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FLORENCE L. KNORL DIES AT 82;
'FIRST LADY' OF KENSINGTON HIGH

For more than half a century, Florence L. Knorl was the glue who held Kensington High School together, the guiding force who helped lead the school through its years of demographic change and then its turbulent times in the 1970s.

One Kensington alumnus, Roger Weiss, always introduced Mrs. Knorl the same way at alumni functions: "She is the matriarch, the den mother and the first lady of Kensington High."

Mrs. Knorl, 82, a business teacher and administrative assistant at Kensington for 51 years until her retirement in 1989, died Dec. 14, 1999, in a Hamburg nursing home.

At her funeral Friday, four of the many Kensington principals she served -- Angelo Gianturco, Gerald Hesson, Yvonne Hargrave and Stanley Wegrzynowski -- paid their final tributes to her.

"My greatest fear was that Florence would be locked up in the vault with the permanent records at night," Gianturco told fellow mourners. "She was always the last to leave."

Each day when she left work, Mrs. Knorl, who never drove, took a Bailey Avenue bus to Veterans Hospital to visit her brother, Robert, then took two more buses to her West Seneca home, Gianturco remembered.

Mrs. Knorl served as a fixture and a calming influence when student disturbances and bomb threats rocked Kensington and other city schools in the early 1970s. Teachers quickly learned the code that went over the school's public-address system when there was a bomb threat: "Would Mrs. Knorl please come to the office?" The joke was that she was always there, no matter how rough things became.

During the late 1970s and 1980s, when a new principal was assigned to Kensington almost every year, Mrs. Knorl was the one constant. She knew how everything operated, and everyone in school knew her.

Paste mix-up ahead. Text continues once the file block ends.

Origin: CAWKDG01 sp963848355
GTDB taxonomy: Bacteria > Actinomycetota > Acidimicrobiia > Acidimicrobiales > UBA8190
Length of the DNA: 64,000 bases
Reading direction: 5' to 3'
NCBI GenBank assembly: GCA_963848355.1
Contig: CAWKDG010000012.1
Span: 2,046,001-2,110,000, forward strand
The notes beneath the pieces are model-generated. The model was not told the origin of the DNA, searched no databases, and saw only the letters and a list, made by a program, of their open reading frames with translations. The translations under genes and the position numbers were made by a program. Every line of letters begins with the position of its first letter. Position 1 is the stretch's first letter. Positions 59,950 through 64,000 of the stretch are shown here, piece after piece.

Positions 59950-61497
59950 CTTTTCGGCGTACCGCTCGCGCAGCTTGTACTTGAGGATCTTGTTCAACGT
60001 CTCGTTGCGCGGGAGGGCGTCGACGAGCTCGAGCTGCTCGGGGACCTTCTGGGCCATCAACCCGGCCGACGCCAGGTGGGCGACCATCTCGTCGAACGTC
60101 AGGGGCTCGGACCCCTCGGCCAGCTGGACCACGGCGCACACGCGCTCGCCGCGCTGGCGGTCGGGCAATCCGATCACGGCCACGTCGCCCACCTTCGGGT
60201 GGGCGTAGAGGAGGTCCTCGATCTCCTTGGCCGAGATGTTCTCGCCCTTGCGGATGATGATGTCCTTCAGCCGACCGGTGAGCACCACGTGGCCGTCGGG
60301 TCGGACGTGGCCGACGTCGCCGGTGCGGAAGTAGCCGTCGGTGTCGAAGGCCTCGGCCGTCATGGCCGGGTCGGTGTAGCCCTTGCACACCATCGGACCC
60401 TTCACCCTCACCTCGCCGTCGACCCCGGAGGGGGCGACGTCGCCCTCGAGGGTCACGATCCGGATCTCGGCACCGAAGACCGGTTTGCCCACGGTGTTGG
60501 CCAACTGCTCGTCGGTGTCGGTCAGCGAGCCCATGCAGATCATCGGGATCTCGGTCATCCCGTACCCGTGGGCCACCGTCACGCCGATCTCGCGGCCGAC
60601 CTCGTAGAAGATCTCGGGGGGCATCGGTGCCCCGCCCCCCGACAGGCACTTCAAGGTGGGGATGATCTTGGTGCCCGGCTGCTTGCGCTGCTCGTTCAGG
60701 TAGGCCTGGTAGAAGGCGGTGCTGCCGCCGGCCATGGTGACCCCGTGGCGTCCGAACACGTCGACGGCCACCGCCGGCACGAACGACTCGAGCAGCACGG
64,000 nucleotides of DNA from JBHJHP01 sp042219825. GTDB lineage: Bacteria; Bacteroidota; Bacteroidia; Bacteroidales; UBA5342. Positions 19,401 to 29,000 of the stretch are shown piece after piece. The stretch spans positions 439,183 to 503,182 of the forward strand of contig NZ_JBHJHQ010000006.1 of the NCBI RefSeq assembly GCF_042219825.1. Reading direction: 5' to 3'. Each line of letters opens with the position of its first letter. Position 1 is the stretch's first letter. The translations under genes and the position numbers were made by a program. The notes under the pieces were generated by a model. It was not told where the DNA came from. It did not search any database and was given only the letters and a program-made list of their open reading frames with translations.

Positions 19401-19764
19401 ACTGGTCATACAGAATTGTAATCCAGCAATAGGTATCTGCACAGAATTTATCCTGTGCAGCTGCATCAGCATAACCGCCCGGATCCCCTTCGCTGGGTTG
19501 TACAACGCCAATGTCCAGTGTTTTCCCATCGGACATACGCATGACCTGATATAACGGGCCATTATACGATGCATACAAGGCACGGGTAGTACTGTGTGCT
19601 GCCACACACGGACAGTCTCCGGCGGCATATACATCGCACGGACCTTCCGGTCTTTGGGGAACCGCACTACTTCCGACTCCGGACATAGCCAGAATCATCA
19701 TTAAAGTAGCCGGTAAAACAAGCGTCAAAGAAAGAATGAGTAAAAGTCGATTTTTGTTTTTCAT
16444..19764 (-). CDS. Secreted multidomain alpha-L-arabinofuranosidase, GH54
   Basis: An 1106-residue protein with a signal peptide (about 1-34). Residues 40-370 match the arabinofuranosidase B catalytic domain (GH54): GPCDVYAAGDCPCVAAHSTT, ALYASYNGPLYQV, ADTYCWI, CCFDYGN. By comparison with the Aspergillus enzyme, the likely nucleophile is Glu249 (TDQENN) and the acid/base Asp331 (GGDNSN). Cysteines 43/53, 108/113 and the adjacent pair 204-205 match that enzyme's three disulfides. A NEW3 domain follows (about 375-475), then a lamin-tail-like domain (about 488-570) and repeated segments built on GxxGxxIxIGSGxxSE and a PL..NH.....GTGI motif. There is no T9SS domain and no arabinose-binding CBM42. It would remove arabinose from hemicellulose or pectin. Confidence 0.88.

"The teachers felt Florence ran the school," said Marjorie Linhardt, a Kensington graduate and former Kensington teacher who now teaches at Hutch-Tech.

Mrs. Knorl may be the only person ever to have the school yearbook, the Compass, dedicated to her twice, in 1957 and 1981. "Regardless of who you are -- teacher, student, parent, visitor -- she is always willing and able to answer questions, to give information and to help anyone regardless of the situation," the 1981 dedication reads in part.

Even after Mrs. Knorl recently became so ill that she could hardly speak and had to be fed through a feeding tube, she continued to serve at coffee hours and dinners at her church, Woodside United Methodist Church in South Buffalo.

"Florence Knorl is probably the most loyal person I have ever known," Linhardt said. "That was the essence of her character -- loyalty to her family, her friends, her church and Kensington High."

A South Buffalo native, the former Florence Lehde graduated from South Park High School in 1933 and from the University of Buffalo four years later as a business major.

After her mother died, Mrs. Knorl cared for her widowed father, taught school and kept the books for her family's business, Lehde's Florist Shop on Seneca Street in South Buffalo. She lived more than half her life in an apartment above that shop, before moving to West Seneca.

Mrs. Knorl began her teaching career in Buffalo as a business teacher at Fosdick-Masten High School for one year beginning in 1937. She then moved to Kensington High School and Kensington Prep, as a business teacher and then administrative assistant.

Following her retirement in 1989, Mrs. Knorl remained active in the Kensington Alumni Association and served as church treasurer at Woodside Methodist for many years.

She married Howard "Gus" Knorl in 1960 and cared for him at home before his death in 1969.

She is survived by a brother, Herbert Lehde.

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